With sales at Barnes & Noble in the fiscal year ended April 28 dropping 6% compared to fiscal 2017 and a host of one-time charges contributing to a net loss of $125.5 million compared to net income of $22.0 million in 2017, CEO Demos Parneros acknowledged that fiscal 2018 was a “challenging year.” He said that some of the changes the company has made led to modest improvements in certain areas but told analysts during a conference call discussing the recent results that turnarounds take time. Parneros announced B&N’s latest strategic plan in March.
One of the most immediate effects of the new plan was that B&N cut expenses by $52 million in fiscal 2018, with about $40 million of that coming from eliminating 3,000 full-time retail positions as it created a new store labor model. According to B&N’s 10-K filing with the SEC, the company had 8,000 full-time retail employees as of April 28, down from 11,000 a year ago. The number of part-time employees remained at 15,000. ($16.2 million in severance payments were among B&N’s one-time charges.)
Continued cost cuts in the Nook unit, which included shrinking the workforce from 92 in April 2017 to 57 this year, also resulted in that unit posting its first-ever positive EBITDA (earnings before interest, taxes, depreciation, and amortization) in fiscal 2018, despite a 24% decline in sales compared to the previous year. Sales of digital content dropped 20.1% in the year, and device sales fell 34%. CFO Allen Lindstrom was reluctant to predict that Nook will be profitable again in fiscal 2019, noting that more cost cuts will be made but that the unit’s top line will continue to come under pressure.
Similarly, though B&N execs are confident that ongoing expense reductions will lift overall EBITDA in fiscal 2019 above that of fiscal 2018 (which, excluding one-time charges, was $145.5 million), they are not certain about when comparable store sales might start to grow. Parneros said that some sections are showing improvement but that “we can’t specifically state when the entire business will turn just yet.” Total comp store sales dropped 5.4% in fiscal 2018 compared to the previous year, with comp book sales falling 4%. Though the changes B&N made to its book offerings have led to some improvement (fourth-quarter book comps were down only 3.4%), Parneros is also unsure of when that segment of the business will turn comp positive.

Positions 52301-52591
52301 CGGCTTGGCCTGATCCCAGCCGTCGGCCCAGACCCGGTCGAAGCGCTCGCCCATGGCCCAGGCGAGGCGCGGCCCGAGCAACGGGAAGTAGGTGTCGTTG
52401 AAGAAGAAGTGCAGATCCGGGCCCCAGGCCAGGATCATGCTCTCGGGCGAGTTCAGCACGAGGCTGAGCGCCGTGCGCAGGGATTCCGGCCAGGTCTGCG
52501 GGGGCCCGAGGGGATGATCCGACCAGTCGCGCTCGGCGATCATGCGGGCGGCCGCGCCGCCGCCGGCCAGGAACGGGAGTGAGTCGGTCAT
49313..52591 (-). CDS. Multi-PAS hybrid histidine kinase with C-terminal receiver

B&N has seen an uptick in sales in its toys and games department and, with the closing of Toys R Us, will expand the section (it had talked about shrinking the section last fall to focus on books). B&N will also continue to tweak its café offerings, where comp sales were up in the second part of the year. The worst-performing categories—music and DVDs—will continue to have their space cut, and Parneros said that when B&N starts opening its new smaller stores, those sections could be eliminated entirely. Another weak 2018 performer was B&N’s online business, where sales fell 9.6% in the year because of a lower conversion rate among visitors to the site.
A new area that B&N will enter soon is back to school, with the company planning to carry such items as backpacks and water bottles, which it sees as a good fit with its summer reading programs. A revamped gifts section, which had a double-digit comp sales decline last year, should also be ready this fall.
The first of B&N’s five prototype stores—which will average about 14,000 sq. ft. each—will open this fall, Parneros said, adding that B&N’s store count in fiscal 2019 will increase beyond the 630 outlets the chain had at the end of fiscal 2018. During fiscal 2018, B&N closed six stores and opened three. Parneros noted that with B&N having about 100 leases coming up for renewal annually over the next several years, the company has a pipeline of new real estate options ready to go, and he emphasized that B&N will maintain a presence in its key markets.